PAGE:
- direct contact with decision-makers, eg starting conversations with local or national government officials, business leaders and others who have influence over the change you want to see
- mobilising the public (sometimes called campaigning). This might include letter-writing, petitions and internet campaigns, street marches and demonstrations.
- working with the media, eg television, radio, newspaper or social media, to raise awareness of the issues
- working with others. Coalitions or networks can share resources, reduce potential risks and increase your influence with decision-makers.
Using several of these approaches can be effective, eg meeting directly with decision-makers to present them with a petition showing public support for the change you are asking for.
Involving the local community is important and will make your strategy more effective.
Key international policies on waste
Sustainable Development Goals: Most countries have signed up to the 17 Sustainable Development Goals (SDGs). Tackling waste relates to several of the SDGs, including those around health (SDG 3), decent work (SDG 8) and responsible consumption and production (SDG 12).
Paris Agreement on Climate Change: Almost all countries have signed up to the Paris Agreement, committing to limit global warming to well below 2°C (35.6°F). Reducing waste lowers greenhouse gas emissions from dumpsites. Reusing or recycling materials saves the energy that would be needed to make new ones. The government in Kenya framed its waste management plans around the Paris Agreement, giving them access to funding. Other governments could do the same.
Basel Convention: Most countries have committed to this convention, which aims to prevent the moving of hazardous waste from developed to less developed countries.
Case study: Waste separation in Brazil
Much of Brazil’s waste is sent to open dumpsites. As it has not been separated into different types of waste, it becomes hard to recycle. Tearfund partner Diaconia organised a campaign in north-east Brazil called Waste separation: I commit!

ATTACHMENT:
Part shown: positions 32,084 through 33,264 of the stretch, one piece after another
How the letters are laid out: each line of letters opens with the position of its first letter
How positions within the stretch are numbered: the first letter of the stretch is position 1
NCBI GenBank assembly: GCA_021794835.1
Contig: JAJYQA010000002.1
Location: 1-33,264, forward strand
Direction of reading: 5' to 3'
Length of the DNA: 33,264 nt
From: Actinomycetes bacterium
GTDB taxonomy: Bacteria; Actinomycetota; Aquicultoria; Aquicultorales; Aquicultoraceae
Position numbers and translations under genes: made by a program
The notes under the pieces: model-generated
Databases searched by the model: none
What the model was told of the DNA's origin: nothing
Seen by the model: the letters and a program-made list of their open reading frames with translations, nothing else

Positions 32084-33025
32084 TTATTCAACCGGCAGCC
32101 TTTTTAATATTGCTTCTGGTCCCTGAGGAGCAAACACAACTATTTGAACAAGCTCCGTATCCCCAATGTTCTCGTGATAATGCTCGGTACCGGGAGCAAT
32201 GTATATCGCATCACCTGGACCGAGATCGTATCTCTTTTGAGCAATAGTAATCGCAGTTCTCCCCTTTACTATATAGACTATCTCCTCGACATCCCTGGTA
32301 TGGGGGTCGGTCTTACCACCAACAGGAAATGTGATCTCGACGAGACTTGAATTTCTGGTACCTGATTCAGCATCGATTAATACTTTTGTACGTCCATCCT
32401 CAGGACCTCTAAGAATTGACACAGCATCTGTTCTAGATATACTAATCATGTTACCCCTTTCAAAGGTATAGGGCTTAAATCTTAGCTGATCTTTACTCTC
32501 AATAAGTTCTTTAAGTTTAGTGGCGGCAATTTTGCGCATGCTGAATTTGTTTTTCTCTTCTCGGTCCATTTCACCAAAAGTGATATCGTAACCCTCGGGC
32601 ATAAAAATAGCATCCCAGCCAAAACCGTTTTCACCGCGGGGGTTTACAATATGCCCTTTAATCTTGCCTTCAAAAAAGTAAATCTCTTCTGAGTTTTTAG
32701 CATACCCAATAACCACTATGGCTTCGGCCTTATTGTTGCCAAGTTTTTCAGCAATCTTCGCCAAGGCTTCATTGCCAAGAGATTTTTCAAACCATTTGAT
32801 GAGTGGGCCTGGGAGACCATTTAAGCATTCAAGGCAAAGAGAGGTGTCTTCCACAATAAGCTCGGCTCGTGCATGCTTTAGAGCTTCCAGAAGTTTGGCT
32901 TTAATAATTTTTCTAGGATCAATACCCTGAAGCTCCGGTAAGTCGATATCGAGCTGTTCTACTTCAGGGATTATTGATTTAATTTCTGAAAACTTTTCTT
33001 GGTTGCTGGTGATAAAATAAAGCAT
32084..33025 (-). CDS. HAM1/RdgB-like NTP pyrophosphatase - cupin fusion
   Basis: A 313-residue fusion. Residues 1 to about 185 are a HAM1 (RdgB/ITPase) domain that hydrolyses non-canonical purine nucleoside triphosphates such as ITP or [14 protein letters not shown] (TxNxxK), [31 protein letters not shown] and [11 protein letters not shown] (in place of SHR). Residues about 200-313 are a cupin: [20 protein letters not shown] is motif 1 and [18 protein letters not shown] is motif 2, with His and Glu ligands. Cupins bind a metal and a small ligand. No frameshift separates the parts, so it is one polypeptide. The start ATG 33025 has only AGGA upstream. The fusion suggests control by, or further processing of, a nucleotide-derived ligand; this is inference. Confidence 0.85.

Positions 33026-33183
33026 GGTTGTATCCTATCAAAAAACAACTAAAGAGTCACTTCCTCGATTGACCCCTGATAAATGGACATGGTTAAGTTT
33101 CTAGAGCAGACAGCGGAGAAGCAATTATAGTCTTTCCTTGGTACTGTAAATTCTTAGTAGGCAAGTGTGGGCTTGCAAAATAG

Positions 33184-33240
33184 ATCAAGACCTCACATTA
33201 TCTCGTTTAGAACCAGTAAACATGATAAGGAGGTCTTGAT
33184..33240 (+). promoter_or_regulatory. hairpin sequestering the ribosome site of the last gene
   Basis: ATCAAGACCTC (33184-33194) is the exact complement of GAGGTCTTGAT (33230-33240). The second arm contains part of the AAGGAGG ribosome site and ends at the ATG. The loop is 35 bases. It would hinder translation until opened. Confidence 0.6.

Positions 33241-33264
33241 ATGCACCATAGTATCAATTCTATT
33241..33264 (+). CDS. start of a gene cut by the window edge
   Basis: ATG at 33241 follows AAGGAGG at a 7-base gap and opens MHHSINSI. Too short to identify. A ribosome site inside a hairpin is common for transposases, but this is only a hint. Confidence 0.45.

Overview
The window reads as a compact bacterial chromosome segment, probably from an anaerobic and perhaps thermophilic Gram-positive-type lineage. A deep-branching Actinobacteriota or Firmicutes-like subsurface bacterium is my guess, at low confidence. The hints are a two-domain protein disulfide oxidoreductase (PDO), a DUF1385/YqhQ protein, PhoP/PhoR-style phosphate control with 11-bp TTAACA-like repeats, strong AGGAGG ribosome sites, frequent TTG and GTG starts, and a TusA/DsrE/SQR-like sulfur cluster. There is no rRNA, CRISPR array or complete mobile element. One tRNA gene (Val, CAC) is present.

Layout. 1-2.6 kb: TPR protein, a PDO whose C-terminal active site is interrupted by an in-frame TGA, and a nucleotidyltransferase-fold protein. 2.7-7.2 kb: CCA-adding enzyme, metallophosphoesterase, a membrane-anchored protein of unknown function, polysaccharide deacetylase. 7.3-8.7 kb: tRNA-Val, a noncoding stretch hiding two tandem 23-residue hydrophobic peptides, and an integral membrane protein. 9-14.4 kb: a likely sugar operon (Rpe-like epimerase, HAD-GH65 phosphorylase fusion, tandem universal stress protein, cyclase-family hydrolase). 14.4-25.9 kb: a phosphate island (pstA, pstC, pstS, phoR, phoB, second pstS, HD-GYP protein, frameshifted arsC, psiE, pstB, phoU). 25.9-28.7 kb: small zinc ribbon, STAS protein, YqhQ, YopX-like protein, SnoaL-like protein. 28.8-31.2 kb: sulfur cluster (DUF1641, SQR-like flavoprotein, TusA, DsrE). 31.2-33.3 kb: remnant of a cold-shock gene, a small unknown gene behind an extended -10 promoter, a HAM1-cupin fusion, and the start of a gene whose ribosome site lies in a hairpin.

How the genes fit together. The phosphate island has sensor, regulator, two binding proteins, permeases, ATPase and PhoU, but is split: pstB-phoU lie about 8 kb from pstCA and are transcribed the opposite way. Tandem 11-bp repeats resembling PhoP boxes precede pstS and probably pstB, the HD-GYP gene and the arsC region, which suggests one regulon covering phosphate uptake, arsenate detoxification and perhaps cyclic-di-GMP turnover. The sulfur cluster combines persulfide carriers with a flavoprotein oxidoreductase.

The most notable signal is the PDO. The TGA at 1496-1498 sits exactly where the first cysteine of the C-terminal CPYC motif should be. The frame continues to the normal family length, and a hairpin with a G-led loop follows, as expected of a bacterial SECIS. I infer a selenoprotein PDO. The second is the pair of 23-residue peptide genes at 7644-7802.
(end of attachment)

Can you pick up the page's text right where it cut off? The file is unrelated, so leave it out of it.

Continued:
The campaign educated people about the need to separate their household waste into three groups: organic, recyclable and non-recyclable. This makes it easier for waste pickers to sell it on to recycling companies. Diaconia used radio, printed materials and a television interview to spread the message. They involved local authorities, including the mayor. They also formed partnerships with eight schools, which started separating their waste and educating pupils about better waste management. Local business owners caught the vision, making arrangements to deliver their waste directly to the collectors.
At the same time, Diaconia is helping waste pickers to gain more dignity and security. These workers survive by searching rubbish dumps for anything of value, operating in unhealthy and dangerous conditions. Diaconia helped them to form associations and advocate together for their rights. They also trained them in how to earn more from recyclable materials. Diaconia provided machines such as a press and cardboard baler, which make the materials more valuable to buyers. In one area, Diaconia worked with the local government to supply waste pickers with trailers for collecting waste. Gradually, the waste pickers’ incomes are increasing and they are able to spend less time at the dumps.